Summary list of ProtoCompiler capabilites and benefits

Don’t forget that the FPGA-based Prototyping Methodology Manual, FPMM, has a section to help understand clock conversion and other ASIC design structure handling. Last week I had the pleasure to hang out with Rene Richter, one of the authors of the FPMM. Rene signed a book copy for me, this copy could be yours if you comment and answer the following question

How many HAPS systems has Synopsys shipped and to how many customers?

A signed copy of the FPMM

Answer the question by comment and if you get the answer right I will contact you to get your shipping address.

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Posted in ASIC Verification, FPGA-Based Prototyping, Man Hours Savings, Technical, Tips and Traps | 2 Comments »

FPMM Book Achieves Major Milestone, More than 8000 Copies Distributed

Posted by Michael Posner on 14th November 2014

FPMM Book Cover. FPMM is the holy grail of FPGA-based prototyping unlocking the secrets to successful prototyping

Recently Synopsys promoted that “Synopsys Virtual Prototyping Book Achieves Milestone of More Than 3000 Copies in Distribution to Over 1000 Companies” – http://news.synopsys.com/2014-11-05-Synopsys-Virtual-Prototyping-Book-Achieves-Milestone-of-More-Than-3000-Copies-in-Distribution-to-Over-1000-Companies Virtual Prototyping continues to gain momentum including Hybrid Prototyping, which combines Virtual Prototyping with FPGA-based prototyping. The VP book statistics prompted me to have a look at the FPGA-based Prototyping Methodology Manual, FPMM statistics.

To date there have been over 6000 FPMM downloads across 2800 different companies and over 2500 free books handed out. WOW. I expect a bit of overlap between the two but still that’s got to be over 8000 copies distributed. I’m happy that the FPMM has been able to help so many engineers around the world.

Looking at the challenges facing these prototypers, below image, you can see that conversion of ASIC to FPGA is still rated as #1.

Challenges identified by prototypers who downloaded the FPMM. These challenges are solved by integration of HW and SW prototyping tools such as the Synopsys HAPS and ProtoCompiler products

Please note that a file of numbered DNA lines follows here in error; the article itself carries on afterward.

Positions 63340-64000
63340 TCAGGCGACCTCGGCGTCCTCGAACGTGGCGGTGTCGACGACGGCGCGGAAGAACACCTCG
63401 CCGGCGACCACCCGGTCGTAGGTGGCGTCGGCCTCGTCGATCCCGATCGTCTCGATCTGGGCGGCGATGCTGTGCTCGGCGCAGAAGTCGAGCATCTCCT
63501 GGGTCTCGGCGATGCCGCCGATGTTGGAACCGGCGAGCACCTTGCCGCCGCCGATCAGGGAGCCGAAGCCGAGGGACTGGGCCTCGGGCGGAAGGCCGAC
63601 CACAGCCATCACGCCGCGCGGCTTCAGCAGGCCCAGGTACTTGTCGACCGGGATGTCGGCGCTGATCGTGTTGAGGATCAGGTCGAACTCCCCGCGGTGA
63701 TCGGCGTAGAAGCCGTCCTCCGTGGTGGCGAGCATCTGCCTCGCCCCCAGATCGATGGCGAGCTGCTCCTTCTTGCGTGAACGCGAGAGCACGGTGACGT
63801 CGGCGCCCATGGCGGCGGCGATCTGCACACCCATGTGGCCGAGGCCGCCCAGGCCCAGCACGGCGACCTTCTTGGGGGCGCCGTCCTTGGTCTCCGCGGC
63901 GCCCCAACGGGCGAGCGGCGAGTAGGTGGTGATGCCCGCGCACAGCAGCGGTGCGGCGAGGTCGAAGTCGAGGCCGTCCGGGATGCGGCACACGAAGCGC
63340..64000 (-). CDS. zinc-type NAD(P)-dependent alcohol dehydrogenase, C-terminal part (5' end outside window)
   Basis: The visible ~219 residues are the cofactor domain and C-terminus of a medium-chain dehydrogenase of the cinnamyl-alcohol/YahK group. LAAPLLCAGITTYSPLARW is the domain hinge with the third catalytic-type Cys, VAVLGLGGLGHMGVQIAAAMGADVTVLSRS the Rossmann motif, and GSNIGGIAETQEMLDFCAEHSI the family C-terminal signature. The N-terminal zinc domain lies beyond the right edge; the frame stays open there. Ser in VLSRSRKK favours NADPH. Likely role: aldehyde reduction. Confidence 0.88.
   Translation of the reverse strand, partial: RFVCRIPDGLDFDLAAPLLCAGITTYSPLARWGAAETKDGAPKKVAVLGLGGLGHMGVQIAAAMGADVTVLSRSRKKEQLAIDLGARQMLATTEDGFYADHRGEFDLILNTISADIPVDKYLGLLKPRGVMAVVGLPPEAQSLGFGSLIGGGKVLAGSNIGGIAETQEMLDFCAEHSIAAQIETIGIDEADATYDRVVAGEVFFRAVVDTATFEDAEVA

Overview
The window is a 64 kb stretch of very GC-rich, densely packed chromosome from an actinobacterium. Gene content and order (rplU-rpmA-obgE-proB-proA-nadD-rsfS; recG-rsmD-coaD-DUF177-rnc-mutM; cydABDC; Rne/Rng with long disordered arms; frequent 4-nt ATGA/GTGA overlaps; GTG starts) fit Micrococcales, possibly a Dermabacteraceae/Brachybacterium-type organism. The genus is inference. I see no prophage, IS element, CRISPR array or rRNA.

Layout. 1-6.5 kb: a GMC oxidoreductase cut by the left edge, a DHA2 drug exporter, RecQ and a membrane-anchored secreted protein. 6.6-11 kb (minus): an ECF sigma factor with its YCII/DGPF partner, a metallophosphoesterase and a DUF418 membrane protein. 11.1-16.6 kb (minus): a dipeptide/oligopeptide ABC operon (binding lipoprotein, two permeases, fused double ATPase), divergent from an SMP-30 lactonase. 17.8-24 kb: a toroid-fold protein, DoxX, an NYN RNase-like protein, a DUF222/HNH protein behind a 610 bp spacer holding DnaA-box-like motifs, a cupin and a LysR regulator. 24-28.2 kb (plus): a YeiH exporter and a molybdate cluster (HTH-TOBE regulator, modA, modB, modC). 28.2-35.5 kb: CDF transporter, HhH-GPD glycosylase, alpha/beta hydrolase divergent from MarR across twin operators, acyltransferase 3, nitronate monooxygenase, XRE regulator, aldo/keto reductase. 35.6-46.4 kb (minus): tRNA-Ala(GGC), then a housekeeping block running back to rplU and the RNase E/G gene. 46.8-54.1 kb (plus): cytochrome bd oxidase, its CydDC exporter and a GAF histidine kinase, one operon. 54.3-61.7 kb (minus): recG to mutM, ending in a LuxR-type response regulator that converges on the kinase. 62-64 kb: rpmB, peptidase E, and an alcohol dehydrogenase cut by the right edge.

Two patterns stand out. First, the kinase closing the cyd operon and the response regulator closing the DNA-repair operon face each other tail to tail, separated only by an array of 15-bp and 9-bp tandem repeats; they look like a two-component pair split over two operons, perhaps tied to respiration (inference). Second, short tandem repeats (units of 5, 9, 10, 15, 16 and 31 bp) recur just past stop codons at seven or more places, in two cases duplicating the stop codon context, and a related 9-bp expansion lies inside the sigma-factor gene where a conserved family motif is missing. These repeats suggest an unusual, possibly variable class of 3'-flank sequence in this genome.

Actually the #2 challenge, clocking issues, really falls into the this same category. As previously blogged, these challenges are not solved with just software or just hardware changes, they are solved by integration. When the software has built in understanding of the hardware and when the hardware can be customized to the needs of the SoC many of the challenges disintegrate.

A great example of the value of integration is the DesignWare IP Prototyping Kits which are part of the Synopsys IP Accelerated Initiative. DesignWare IP prototyping kits deliver a comprehensive IP subsystem which enables immediate productivity for both Hardware and Software engineers. Individually IP & FPGA-based prototyping deliver value but when combined the value is increased. It’s like the 1+1 = 3.

Talking of IP, DesignWare USB 3.1 IP is now available. http://www.synopsys.com/Company/PressRoom/Pages/usb-3-1-news-release.aspx . I have been talking about USB 3.1 for a while now and blogged about it here. You can also find a video of the DesignWare IP for USB 3.1 running on the HAPS-70 systems here https://www.youtube.com/watch?v=isQ7cvuyoTw

Enjoy

Do you have a topic you would like me to blog about? If so, drop me a comment and I’ll pop it in the queue.

Posted in FPGA-Based Prototyping, FPMM Methods, Getting Started, IP Validation, Technical, Tips and Traps | 1 Comment »